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Permanent link (DOI): https://doi.org/10.7939/R33R0Q477

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Anonymous and Pseudo-Anonymous Behaviors Online: Are Full Identities Truly Better? Open Access

Descriptions

Other title
Subject/Keyword
Internet
Pseudonyms
Anonymity
Type of item
Thesis
Degree grantor
University of Alberta
Author or creator
Smirnov, Kristen
Supervisor and department
Pracejus, John (Business)
Examining committee member and department
Häubl, Gerald (Business)
King, Sharla (Educational Psychology)
Moore, Sarah (Business)
Messinger, Paul (Business)
Department
Faculty of Business
Specialization
Marketing
Date accepted
2013-09-30T15:57:16Z
Graduation date
2013-11
Degree
Doctor of Philosophy
Degree level
Doctoral
Abstract
In discussions of identity in online environments, the current momentum in both academic literature and industry practices pushes toward full identity revelation. Along with market-driven justifications, there is also a stated belief that revealing one's identity will lead to better behavior toward others, and in general. This has a long history of support in computing, psychology, and economics literature, but these investigations have examined full identities relative to completely anonymous behaviors. To do so ignores a third option: that of a persistent pseudonym which gains investment and reputation over time. This dissertation examines the difference between real identities and pseudonyms (versus anonymous behavior) in two series of studies centered upon the production of product reviews. In them, I expect to find a short period of investment into pseudonymous identities after which they perform at quality levels equal to those people using their real names, as they now feel accountable to this secondary identity. Real-world product review data from Amazon.com was collected and two laboratory studies were run. It was found that in situations of voluntary identity disclosure, the investment period was much longer than anticipated. However, during mandatory identity disclosure, real name users suffered strong performance penalties that were generally avoided by those reviewers using a pseudonym. Potential explanations are offered and future research questions are identified.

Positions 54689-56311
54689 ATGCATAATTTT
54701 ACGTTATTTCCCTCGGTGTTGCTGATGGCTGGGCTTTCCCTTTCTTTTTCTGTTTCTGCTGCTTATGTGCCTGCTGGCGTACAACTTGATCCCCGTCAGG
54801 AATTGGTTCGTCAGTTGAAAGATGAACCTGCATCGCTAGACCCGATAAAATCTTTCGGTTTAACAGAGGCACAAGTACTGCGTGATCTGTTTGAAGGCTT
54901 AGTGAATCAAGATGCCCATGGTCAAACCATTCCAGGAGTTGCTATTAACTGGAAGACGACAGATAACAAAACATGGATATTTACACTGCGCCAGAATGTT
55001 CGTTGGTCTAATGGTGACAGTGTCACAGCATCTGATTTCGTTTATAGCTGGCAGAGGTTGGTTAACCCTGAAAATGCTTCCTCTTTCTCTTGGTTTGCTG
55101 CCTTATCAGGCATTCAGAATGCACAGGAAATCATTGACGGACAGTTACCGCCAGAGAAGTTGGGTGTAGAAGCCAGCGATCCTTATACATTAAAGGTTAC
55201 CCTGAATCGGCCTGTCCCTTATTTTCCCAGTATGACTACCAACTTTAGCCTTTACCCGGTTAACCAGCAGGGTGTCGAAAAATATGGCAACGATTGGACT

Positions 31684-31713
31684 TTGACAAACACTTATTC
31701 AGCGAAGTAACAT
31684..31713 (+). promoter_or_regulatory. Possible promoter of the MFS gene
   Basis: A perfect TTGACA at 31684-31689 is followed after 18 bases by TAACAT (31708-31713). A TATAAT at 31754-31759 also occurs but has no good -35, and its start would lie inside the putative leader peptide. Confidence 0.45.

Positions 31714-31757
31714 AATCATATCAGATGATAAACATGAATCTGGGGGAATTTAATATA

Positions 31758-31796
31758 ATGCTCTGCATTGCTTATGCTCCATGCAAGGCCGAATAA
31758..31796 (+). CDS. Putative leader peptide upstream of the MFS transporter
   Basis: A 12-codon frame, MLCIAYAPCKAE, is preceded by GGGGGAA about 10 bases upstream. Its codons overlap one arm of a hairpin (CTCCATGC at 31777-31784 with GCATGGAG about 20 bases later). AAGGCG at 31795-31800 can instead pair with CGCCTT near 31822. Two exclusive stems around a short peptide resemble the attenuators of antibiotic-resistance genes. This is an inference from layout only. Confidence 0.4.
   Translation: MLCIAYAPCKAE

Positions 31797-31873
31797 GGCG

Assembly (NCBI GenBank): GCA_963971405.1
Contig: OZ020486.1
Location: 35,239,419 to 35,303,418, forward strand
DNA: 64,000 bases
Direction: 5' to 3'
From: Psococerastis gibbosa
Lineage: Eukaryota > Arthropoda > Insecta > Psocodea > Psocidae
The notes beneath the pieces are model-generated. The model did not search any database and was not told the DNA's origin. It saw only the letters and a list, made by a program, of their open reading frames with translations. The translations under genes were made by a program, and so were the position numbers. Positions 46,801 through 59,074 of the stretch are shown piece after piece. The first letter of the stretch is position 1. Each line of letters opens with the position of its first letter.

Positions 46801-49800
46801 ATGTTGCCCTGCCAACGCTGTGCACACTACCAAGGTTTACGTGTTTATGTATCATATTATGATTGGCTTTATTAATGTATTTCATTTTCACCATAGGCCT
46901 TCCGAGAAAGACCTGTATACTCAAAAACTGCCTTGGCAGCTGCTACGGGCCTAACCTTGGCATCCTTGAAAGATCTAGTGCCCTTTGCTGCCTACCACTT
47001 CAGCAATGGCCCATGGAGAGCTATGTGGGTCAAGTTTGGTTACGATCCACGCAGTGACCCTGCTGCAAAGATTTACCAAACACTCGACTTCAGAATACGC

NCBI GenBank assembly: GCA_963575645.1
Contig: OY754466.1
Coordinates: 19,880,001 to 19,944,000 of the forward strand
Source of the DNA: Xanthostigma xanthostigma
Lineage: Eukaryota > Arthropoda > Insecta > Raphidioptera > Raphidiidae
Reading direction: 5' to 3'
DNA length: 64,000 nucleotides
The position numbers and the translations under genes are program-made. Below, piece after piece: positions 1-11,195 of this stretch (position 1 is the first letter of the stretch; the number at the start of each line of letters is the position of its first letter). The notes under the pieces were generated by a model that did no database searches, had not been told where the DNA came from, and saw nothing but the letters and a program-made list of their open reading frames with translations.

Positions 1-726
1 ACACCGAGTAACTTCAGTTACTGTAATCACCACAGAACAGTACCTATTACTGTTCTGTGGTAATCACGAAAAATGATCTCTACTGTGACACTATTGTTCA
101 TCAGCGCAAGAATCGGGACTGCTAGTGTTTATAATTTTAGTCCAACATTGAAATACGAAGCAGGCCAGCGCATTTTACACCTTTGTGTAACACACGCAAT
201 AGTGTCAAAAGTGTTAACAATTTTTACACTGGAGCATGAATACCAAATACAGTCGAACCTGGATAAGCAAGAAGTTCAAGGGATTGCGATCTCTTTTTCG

Language
English
DOI
doi:10.7939/R33R0Q477
Rights
Permission is hereby granted to the University of Alberta Libraries to reproduce single copies of this thesis and to lend or sell such copies for private, scholarly or scientific research purposes only. Where the thesis is converted to, or otherwise made available in digital form, the University of Alberta will advise potential users of the thesis of these terms. The author reserves all other publication and other rights in association with the copyright in the thesis and, except as herein before provided, neither the thesis nor any substantial portion thereof may be printed or otherwise reproduced in any material form whatsoever without the author's prior written permission.
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Last modified: 2015:10:12 19:42:29-06:00
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File author: Kristen Smirnov
Page count: 118
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